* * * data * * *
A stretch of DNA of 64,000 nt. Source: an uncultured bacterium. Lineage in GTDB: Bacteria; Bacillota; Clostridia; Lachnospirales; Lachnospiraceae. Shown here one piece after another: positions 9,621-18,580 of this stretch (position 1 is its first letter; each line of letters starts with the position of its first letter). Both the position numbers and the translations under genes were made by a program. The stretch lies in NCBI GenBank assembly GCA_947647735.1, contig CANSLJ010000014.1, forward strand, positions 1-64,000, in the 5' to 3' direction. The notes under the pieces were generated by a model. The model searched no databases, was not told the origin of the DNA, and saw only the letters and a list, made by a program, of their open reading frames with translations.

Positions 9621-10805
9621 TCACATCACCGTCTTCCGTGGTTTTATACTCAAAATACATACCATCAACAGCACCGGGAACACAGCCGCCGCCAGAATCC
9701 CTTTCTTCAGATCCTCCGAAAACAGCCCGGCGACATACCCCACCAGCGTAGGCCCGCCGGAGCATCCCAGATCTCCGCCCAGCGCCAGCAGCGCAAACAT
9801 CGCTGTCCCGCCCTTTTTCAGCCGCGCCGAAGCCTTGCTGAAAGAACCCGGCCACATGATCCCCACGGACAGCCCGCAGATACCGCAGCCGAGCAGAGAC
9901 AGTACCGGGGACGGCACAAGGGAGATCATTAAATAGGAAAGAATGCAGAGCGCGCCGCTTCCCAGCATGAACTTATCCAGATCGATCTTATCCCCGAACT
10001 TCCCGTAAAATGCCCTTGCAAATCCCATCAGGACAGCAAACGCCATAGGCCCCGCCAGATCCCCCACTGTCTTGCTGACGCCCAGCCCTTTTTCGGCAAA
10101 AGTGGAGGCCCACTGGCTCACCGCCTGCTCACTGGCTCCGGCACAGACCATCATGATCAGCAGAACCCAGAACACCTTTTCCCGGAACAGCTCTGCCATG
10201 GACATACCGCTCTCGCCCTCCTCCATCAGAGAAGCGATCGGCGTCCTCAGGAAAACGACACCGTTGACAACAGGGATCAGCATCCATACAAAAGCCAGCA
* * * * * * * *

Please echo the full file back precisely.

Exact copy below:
A stretch of DNA of 64,000 nt. Source: an uncultured bacterium. Lineage in GTDB: Bacteria; Bacillota; Clostridia; Lachnospirales; Lachnospiraceae. Shown here one piece after another: positions 9,621-18,580 of this stretch (position 1 is its first letter; each line of letters starts with the position of its first letter). Both the position numbers and the translations under genes were made by a program. The stretch lies in NCBI GenBank assembly GCA_947647735.1, contig CANSLJ010000014.1, forward strand, positions 1-64,000, in the 5' to 3' direction. The notes under the pieces were generated by a model. The model searched no databases, was not told the origin of the DNA, and saw only the letters and a list, made by a program, of their open reading frames with translations.

Positions 9621-10805
9621 TCACATCACCGTCTTCCGTGGTTTTATACTCAAAATACATACCATCAACAGCACCGGGAACACAGCCGCCGCCAGAATCC
9701 CTTTCTTCAGATCCTCCGAAAACAGCCCGGCGACATACCCCACCAGCGTAGGCCCGCCGGAGCATCCCAGATCTCCGCCCAGCGCCAGCAGCGCAAACAT
9801 CGCTGTCCCGCCCTTTTTCAGCCGCGCCGAAGCCTTGCTGAAAGAACCCGGCCACATGATCCCCACGGACAGCCCGCAGATACCGCAGCCGAGCAGAGAC
9901 AGTACCGGGGACGGCACAAGGGAGATCATTAAATAGGAAAGAATGCAGAGCGCGCCGCTTCCCAGCATGAACTTATCCAGATCGATCTTATCCCCGAACT
10001 TCCCGTAAAATGCCCTTGCAAATCCCATCAGGACAGCAAACGCCATAGGCCCCGCCAGATCCCCCACTGTCTTGCTGACGCCCAGCCCTTTTTCGGCAAA
10101 AGTGGAGGCCCACTGGCTCACCGCCTGCTCACTGGCTCCGGCACAGACCATCATGATCAGCAGAACCCAGAACACCTTTTCCCGGAACAGCTCTGCCATG
10201 GACATACCGCTCTCGCCCTCCTCCATCAGAGAAGCGATCGGCGTCCTCAGGAAAACGACACCGTTGACAACAGGGATCAGCATCCATACAAAAGCCAGCA